support bearing means disposed about said main shaft and in said inner chamber of said support housing for supporting said main shaft in the latter; said support bearing means being provided with passage means and having a cross section which is less than the cross section of said inner chamber of said support housing at that location; at least one of said support housing and said rotor housing being provided with at least one discharge opening, via which said at least one first passage communicates with the space around said pump and being connected with said discharge opening such that no connection exists to the medium being conveyed;
an outlet for medium being conveyed;
a riser channel which extends parallel to said support housing and establishes communication between said rotor chamber and said outlet, said support housing in the region above said rotor chamber having the pressure reduction chamber so that there is precluded that any conveyed medium can rise upwardly as a consequence of a pressure build-up in said support housing; and
a guide bearing disposed about said main shaft in the vicinity of said rotor; said guide bearing being provided with passage means and having a cross section which is less than the cross section of said inner chamber of said support housing at that location.
4. A pump according to claim 3, in which each of said passage means of said support bearing means is formed by an axially extending flow channel.
5. A pump according to claim 4, in which said passage means of said guide bearing is an axially extending channel.
6. A pump according to claim 5, in which said passage means of said guide bearing is essentially aligned with said passage means of said support bearing means.
7. A pump according to claim 6, in which said passage means of said guide bearing communicates directly with said passage means of said support bearings, forms the bottom termination of said support housing and is mounted on an inner wall of the latter.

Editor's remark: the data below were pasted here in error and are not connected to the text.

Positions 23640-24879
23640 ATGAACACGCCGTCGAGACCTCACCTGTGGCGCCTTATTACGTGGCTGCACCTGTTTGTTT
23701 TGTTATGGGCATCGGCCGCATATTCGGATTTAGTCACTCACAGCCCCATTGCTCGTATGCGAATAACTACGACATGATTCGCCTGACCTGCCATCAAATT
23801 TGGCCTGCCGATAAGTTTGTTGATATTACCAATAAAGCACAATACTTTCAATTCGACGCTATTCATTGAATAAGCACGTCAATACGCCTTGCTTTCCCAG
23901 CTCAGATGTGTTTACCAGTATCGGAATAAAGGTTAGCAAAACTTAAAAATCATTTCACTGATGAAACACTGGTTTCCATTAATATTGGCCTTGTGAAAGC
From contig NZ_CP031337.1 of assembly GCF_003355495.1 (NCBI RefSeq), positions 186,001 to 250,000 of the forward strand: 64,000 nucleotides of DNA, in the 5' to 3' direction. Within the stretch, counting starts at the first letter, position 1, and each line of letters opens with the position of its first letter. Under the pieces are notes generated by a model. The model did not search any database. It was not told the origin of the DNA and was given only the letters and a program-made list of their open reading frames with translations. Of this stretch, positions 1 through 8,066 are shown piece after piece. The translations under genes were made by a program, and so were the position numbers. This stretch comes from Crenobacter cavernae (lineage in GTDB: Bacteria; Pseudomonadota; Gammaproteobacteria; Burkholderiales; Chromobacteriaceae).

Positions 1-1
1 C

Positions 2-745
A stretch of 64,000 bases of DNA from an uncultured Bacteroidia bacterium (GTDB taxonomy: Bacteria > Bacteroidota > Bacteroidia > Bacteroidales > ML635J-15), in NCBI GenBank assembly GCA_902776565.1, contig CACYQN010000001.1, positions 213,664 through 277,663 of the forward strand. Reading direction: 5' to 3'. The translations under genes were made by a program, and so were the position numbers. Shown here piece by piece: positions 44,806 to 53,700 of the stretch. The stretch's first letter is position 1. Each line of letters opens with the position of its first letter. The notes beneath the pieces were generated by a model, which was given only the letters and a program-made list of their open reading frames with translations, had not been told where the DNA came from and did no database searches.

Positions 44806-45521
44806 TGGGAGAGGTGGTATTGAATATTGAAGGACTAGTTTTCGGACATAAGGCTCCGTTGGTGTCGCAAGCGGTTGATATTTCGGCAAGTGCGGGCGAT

8. A pump according to claim 5, which includes a riser disposed around said support housing, with said riser channel being formed between said riser and said support housing.
9. A pump according to claim 8, in which said riser has an end which is connected to said rotor housing in such a way that the latter extends over said riser in the axial direction, with that end of said support housing remote from said drive unit projecting into said rotor housing.
10. A pump according to claim 9, in which said at least one discharge opening is provided in said rotor housing.
11. A pump according to claim 10, in which said at least one discharge opening is disposed axially beyond said riser; and which includes respective tubes for connecting said discharge openings to said second passage of said guide bearing.
12. A pump according to claim 5, in which said passage means of each of said support bearing means is provided in that portion of the latter remote from said main shaft.
13. A pump according to claim 12, in which each of said passage means of said support bearing means is formed by an axially extending recessed portion in the periphery of said support bearing; and which includes respective connecting channels in said support bearing means which extend from each of said recessed portions to said main shaft.
14. A pump according to claim 5, in which said support bearing includes two bearing parts which are mirror symmetrical to one another, which rest against an inner wall of said support housing, and which form said passage means of support bearing means therebetween.
Description
FIELD OF THE INVENTION

1. Background of the Invention

The present invention relates to a pump, especially a drum or immersion pump, having a main shaft, one end of which is connected to a drive unit, with the main shaft being supported in a support housing by means of at least one bearing. The other end of the main shaft supports a rotor which is disposed in a rotor chamber which is adjacent to a lower bearing of the main shaft and from which extends at least one riser channel, which is parallel to the support housing, in the direction toward the drive unit, and an outlet for the medium which is being conveyed.

2. Description of the Prior Art